Five Periods and Eight Schools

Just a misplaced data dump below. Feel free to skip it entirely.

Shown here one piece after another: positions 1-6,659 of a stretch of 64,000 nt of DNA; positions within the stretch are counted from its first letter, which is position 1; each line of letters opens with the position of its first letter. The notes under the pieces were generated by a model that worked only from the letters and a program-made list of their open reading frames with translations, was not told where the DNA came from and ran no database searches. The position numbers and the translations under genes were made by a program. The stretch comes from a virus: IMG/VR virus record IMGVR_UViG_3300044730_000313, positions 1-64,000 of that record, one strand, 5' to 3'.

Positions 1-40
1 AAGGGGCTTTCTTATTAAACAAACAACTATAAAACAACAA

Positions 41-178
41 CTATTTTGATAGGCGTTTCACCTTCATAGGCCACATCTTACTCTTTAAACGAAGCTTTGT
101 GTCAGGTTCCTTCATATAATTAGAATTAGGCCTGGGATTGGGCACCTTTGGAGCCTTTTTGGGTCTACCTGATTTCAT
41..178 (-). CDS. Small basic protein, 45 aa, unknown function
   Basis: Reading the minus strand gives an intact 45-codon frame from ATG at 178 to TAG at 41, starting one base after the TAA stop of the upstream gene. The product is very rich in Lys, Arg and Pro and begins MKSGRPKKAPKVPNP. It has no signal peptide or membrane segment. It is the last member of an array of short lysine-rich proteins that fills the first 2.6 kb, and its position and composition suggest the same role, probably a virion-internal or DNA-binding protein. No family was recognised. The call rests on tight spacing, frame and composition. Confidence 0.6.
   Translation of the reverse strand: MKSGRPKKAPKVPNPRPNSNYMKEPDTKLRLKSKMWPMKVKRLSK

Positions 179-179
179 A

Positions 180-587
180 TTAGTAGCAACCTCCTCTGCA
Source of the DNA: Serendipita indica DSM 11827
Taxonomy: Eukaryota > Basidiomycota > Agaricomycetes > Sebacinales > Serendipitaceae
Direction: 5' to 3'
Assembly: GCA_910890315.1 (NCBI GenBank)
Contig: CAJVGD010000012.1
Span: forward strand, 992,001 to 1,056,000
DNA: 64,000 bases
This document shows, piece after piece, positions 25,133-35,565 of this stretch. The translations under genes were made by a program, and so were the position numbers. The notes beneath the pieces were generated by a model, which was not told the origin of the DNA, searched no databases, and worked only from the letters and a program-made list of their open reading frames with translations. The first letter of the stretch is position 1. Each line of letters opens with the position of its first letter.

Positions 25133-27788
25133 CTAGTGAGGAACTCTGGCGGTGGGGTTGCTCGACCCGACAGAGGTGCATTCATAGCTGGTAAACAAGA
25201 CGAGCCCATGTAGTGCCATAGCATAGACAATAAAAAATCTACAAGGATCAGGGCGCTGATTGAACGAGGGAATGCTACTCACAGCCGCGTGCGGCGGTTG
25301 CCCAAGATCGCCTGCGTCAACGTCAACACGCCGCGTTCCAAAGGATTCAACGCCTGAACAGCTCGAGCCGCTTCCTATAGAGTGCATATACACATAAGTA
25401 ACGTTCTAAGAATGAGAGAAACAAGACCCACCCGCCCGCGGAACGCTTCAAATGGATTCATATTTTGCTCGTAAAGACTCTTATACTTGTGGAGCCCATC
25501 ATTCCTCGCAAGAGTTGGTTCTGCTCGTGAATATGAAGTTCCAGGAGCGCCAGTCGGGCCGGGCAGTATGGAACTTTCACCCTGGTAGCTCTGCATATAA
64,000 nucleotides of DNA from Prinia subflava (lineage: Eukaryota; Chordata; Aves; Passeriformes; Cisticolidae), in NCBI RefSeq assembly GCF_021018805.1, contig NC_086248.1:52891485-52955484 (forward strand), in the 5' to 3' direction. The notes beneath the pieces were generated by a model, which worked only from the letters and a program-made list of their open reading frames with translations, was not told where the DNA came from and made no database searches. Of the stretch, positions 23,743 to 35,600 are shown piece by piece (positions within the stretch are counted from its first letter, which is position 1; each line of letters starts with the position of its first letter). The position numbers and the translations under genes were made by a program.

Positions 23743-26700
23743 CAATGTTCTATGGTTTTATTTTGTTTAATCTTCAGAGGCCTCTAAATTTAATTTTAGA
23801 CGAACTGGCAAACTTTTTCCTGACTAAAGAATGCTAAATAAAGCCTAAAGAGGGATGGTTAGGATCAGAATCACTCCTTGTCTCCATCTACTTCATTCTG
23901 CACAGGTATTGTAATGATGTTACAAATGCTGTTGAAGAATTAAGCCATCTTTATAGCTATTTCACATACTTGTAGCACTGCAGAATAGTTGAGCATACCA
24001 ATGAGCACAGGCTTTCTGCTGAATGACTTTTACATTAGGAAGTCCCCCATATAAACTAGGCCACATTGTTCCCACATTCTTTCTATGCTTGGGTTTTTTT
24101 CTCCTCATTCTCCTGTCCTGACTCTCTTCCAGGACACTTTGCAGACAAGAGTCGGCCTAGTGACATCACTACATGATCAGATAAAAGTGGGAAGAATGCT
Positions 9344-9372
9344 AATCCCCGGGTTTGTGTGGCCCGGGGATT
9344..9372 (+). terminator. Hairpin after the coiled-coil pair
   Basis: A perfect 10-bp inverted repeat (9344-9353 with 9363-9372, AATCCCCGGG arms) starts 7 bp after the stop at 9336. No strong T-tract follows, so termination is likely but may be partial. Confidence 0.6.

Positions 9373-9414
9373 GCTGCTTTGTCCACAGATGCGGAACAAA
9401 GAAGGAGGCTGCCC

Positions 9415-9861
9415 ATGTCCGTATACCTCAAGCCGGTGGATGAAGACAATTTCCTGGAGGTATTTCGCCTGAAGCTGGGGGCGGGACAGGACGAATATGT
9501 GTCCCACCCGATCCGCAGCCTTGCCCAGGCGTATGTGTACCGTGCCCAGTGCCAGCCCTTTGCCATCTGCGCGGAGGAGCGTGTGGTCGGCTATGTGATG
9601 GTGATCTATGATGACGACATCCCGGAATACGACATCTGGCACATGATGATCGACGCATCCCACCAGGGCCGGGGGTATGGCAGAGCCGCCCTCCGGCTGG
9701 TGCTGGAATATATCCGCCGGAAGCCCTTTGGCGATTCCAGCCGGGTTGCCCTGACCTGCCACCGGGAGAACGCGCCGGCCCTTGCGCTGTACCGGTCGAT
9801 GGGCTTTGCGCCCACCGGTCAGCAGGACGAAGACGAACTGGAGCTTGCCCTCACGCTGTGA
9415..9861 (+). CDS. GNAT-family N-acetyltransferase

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Five Periods and Eight Schools. Tʾientʾai classification, initiated by Chih-i, of the Buddha's teaching to reconcile the immense divergences that had grown up since his death. Controlled by the acceptance that the Buddha adapted his teaching to the levels of his audiences (upāya-kauśalya), the five periods are chronological in his life, producing (i) Buddhāvatamsaka-sūtra in the first three weeks; (ii) the Āgamas in the next twelve years; (iii) the Vaipulya-sūtras, the first level of Mahāyāna, stressing superiority of bodhisattva over arhat, in the next eight years; (iv) Prajñāpār-amitā-sūtra (Perfection of Wisdom), unfolding śūnyatā, in the next twenty-two years; (v) the Lotus Sūtra and Mahāparinirvāna-sūtra in his last eight years. But since the Buddha's teaching is indivisible, it was always present in each of the five periods, so that the stress on one aspect more than another led to eight different schools. Tʾien-tʾai and the Lotus Sūtra re-establish the primordial unity.